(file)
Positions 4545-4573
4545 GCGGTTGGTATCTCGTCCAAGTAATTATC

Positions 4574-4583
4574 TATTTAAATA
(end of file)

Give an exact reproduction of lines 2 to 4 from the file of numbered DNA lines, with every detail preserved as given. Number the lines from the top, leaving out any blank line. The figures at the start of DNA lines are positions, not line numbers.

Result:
4545 GCGGTTGGTATCTCGTCCAAGTAATTATC

Positions 4574-4583
4574 TATTTAAATA